Domestic Violence Article by Beaumont Todd
THE BAHAMAS CRISIS CENTRE
Breaking the Silence of Domestic Violence
Domestic violence, also known as domestic abuse, spousal abuse, battering, family violence, dating abuse, and intimate partner violence (IPV), is a pattern of behavior which involves the abuse by one partner against another in an intimate relationship such as marriage, cohabitation, dating or within the family. Domestic violence can take many forms, including physical aggression or assault (hitting, kicking, biting, shoving, restraining, slapping, throwing objects, battery), or threats thereof; sexual abuse; emotional abuse; controlling or domineering; intimidation; stalking; passive/covert abuse (e.g., neglect); and economic deprivation.
During this month of September the Crisis celebrates healing for victims of domestic violence and sexual assault. This started with a walkabout where handouts were given on domestic abuse, violence and sexual assault. The purpose of the walkabout was to educate the community on how this behavior affects the entire county and how to both recognize it and protect you from it.
Being a very small nation, the Bahamas has a very high rate of domestic violence per capita, some of which is reported and most of which is not. Many persons might not know that more than 50% of homicides and deaths are the result of Domestic Violence. Everyone has a right to be treated with respect and not abused or made to submit to violence against their person.
A big road block in solving the problem of Domestic Violence is when victims of the same keep silent and others who know of these circumstances simply ignore the situation. It has even been assumed that individuals simply want to be abused or in an abusive circumstance.
However it has been shown that the cycle of violence is the key factor in understanding why a lot of victims remain in an abusive relationship where they maybe experiencing domestic violence or even sexual assault and abuse.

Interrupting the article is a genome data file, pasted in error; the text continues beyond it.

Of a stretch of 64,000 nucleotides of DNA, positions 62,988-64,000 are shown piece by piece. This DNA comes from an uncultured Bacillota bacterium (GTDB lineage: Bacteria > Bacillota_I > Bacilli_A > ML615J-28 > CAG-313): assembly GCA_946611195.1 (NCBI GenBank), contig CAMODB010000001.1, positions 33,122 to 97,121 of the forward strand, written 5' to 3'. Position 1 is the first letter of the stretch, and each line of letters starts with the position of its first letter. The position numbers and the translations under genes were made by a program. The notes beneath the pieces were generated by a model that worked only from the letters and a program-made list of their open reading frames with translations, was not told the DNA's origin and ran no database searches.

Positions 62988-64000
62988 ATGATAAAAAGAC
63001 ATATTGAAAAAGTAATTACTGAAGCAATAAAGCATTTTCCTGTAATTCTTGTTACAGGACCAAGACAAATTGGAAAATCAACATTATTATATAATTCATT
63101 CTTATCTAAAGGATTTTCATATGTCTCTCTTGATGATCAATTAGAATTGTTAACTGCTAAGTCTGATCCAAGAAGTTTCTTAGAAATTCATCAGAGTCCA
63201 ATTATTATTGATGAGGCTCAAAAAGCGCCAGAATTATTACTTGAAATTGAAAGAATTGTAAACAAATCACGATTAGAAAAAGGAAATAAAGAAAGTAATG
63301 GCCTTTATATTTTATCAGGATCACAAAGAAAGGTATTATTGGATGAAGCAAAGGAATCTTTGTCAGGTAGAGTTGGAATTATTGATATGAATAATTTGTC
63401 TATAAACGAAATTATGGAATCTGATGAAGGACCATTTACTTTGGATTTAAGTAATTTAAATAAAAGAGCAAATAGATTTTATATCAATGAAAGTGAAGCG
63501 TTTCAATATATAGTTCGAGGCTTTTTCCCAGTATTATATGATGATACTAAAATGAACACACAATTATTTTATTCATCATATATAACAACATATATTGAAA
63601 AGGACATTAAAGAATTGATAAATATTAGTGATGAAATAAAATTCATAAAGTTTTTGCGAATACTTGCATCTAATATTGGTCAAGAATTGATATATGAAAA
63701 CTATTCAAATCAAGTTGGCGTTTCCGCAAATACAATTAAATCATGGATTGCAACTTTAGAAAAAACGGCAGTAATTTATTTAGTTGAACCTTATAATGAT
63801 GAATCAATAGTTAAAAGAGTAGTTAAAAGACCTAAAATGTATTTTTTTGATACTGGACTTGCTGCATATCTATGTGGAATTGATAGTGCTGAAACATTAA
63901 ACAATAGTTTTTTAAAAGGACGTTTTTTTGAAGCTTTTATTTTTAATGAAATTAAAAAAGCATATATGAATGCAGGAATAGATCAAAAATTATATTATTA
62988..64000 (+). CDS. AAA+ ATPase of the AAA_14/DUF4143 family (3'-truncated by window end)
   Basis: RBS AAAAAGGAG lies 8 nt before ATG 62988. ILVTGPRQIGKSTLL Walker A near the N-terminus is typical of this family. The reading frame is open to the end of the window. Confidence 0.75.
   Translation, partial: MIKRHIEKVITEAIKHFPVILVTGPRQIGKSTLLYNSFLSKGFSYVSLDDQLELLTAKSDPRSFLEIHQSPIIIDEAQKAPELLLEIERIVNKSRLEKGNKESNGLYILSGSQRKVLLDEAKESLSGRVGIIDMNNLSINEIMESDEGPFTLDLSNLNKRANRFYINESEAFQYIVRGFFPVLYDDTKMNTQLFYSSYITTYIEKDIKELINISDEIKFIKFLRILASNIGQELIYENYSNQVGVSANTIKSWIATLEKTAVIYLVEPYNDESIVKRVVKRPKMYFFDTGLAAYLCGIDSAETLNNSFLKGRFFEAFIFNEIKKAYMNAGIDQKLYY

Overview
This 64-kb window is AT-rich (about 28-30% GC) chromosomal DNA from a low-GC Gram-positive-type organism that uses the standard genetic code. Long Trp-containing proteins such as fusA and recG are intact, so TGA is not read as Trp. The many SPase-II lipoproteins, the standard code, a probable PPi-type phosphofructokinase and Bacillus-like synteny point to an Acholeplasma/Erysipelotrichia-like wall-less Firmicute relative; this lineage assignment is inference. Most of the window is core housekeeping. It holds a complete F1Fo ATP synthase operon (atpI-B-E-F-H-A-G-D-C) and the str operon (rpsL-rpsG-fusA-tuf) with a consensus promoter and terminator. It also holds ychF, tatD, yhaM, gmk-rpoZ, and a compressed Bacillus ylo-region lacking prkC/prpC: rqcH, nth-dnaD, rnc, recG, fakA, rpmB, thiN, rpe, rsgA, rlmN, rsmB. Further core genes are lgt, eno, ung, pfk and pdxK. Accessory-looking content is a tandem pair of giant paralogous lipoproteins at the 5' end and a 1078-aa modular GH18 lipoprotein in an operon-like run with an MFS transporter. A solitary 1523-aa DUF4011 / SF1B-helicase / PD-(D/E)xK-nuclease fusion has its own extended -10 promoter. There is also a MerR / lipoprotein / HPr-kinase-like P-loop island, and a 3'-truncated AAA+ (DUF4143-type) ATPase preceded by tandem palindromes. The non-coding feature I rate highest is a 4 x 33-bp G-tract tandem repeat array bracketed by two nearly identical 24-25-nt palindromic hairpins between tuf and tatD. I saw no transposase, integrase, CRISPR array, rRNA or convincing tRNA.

Healing the Nation
What is the cycle of violence?
The term cycle of violence refers to repeated and dangerous acts of violence as a cyclical pattern, associated with high emotions and doctrines of retribution or revenge. The pattern, or cycle, repeats and can happen many times during a relationship. Each phase may last a different length of time and over time the level of violence may increase.
What does the cycle of violence look like?
A cycle of abuse generally follows the following pattern:
• Abuse – The abuser initiates aggressive, verbal or physical abuse, designed to control and oppress the victim.
• Guilt – The abuser feels guilty for inflicting abusive behavior, primarily out of a concern of being found guilty of abuse rather than feelings of sympathy for the victim.
• Excuses – Rationalization of the behavior, including blame and excuses.
• “Normal” behavior – The abuser regains personal control, creates a peaceful phase in an attempt to make the victim feel in the relationship.
• Fantasy and planning – thinking of what the victim has done wrong how he or she will be punished and developing a plan to realize the fantasy.
• Set-up – the plan is “put in motion.”